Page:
Depending on who you ask, this is either The Biggest Game in Northwestern Football History or just The Biggest Regular Season Game in Recent Northwestern Football History. Neither's too bad I s'pose. BUT EITHER WAY WE'RE SUPER-PUMPED, so now let's talk about football.

1. Test Ohio State deep: Northwestern's looked good for three halves and not-so-good for five. The three we looked good were both halves of a win against Cal and the first half of a win against Syracuse, the ones we haven't were the end of Cuse where the game was out of reach and snoozers against WMU and Maine. The common thread? When NU wanted to win, they put the ball in the air with Trevor Siemian, the passier of Northwestern's two quarterbacks, deep. Tony Jones has emerged as a true deep ball threat, and with Bradley Roby looking iffy at times and Christian Bryant out, I think that's the weakness to exploit.

2. Make y'all give us the ball more than we give you the ball: NU's the underdog here, and they ain't gonna win unless everything's perfect. They can't afford to make silly turnovers, and have to capitalize on every opportunity. Last year, NU forced 29 turnovers and committed 15, and this year, they're off to a good start with 10 interceptions in just four games. Part of it is good secondary play, part of it is pass-rushers taught to keep their hands up and go for strips and tips rather than sacks, and part of it is an elaborate system of fumble voodoo dolls and luck. Whatever it is, they gotta keep it up.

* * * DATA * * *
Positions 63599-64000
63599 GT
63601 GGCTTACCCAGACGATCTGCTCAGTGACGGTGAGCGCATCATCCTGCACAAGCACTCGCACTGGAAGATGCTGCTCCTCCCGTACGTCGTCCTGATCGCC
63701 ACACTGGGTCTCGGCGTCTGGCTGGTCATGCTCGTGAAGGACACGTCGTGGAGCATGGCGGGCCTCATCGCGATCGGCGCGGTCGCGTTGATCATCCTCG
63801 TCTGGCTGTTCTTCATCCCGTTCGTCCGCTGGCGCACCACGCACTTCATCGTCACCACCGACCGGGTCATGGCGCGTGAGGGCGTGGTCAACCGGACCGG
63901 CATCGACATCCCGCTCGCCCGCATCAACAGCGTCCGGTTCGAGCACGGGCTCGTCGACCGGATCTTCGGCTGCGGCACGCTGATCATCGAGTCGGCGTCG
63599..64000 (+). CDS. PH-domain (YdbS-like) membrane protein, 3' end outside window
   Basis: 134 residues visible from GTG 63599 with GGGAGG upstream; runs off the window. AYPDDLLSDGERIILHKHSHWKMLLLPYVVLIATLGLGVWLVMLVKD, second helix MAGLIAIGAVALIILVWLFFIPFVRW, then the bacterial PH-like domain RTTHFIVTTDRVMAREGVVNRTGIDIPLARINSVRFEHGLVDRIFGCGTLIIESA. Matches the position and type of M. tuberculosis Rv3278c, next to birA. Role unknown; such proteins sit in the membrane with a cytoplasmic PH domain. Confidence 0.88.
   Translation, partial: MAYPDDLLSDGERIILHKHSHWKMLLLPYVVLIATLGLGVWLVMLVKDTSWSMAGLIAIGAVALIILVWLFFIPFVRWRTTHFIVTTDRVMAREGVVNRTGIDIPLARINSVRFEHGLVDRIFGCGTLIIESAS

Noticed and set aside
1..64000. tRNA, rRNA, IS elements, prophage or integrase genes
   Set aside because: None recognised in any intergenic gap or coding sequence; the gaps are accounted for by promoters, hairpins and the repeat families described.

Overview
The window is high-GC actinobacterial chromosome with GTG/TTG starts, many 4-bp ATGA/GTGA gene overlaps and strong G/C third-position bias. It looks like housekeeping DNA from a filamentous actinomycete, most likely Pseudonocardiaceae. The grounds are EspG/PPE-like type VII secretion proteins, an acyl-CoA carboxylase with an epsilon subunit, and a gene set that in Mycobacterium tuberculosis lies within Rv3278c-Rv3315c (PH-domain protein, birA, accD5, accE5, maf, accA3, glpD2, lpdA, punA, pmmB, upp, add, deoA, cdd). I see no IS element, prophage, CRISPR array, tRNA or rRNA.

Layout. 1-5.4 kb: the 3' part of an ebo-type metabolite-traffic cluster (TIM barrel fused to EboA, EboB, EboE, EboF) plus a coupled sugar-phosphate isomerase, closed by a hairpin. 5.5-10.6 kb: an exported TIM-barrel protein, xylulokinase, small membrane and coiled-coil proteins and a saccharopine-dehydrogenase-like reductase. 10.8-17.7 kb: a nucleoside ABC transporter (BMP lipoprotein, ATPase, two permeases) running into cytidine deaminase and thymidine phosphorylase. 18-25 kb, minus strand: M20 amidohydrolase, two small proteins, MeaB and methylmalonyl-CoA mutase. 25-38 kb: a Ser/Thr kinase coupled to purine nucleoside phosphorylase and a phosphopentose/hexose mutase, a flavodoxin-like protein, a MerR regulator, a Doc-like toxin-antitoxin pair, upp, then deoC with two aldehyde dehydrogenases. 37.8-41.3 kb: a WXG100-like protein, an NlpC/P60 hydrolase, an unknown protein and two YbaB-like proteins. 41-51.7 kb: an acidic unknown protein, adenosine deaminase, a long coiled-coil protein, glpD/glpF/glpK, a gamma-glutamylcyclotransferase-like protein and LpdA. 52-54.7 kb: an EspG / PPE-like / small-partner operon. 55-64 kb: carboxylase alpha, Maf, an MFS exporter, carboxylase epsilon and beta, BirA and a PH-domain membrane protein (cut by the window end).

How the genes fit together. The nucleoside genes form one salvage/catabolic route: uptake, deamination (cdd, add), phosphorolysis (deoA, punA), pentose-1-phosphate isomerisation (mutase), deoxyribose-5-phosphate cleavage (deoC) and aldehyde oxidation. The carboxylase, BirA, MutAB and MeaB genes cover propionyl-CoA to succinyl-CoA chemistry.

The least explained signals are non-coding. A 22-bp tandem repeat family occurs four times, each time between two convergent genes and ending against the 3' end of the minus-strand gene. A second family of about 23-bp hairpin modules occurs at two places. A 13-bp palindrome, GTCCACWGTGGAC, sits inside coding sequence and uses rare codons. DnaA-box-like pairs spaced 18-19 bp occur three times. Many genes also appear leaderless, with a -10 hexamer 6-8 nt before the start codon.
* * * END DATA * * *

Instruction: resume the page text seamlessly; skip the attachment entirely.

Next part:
3. Hide our secondary: I AM VERY VERY VERY VERY VERY VERY VERY VERY VERY SCARED OF BRAXTON MILLER. Northwestern's biggest weaknesses thus far have been the play action, which Ohio State uses effectively, and our second CB Dwight White, a freshman who's been forced into action by injury.

Cast of characters

by Rodger Sherman and Jeanna Thomas

Venric Mark

The big question is whether this guy is healthy. An All-American punt returner last year, he played sparingly in Game 1 and missed the three games since, and although Northwestern's looked fine, they'll be so much better with him. A tiny, speedy acceleration machine, he makes the option with Kain Colter work, and I think it'll be a huge asset to be able to spread Ohio State horizontally with the run the way Wisconsin tried to and failed last week.

Tyler Scott

Braxton Miller doesn't do great under pressure, I hear? Tyler Scott causes pressure. The conference's leading returning sack man, dude's sheer power rushing off the end. NU's experimented with putting him at DT in obvious pass situations, and he just bulldozes guys en route to the QB.

Kain Colter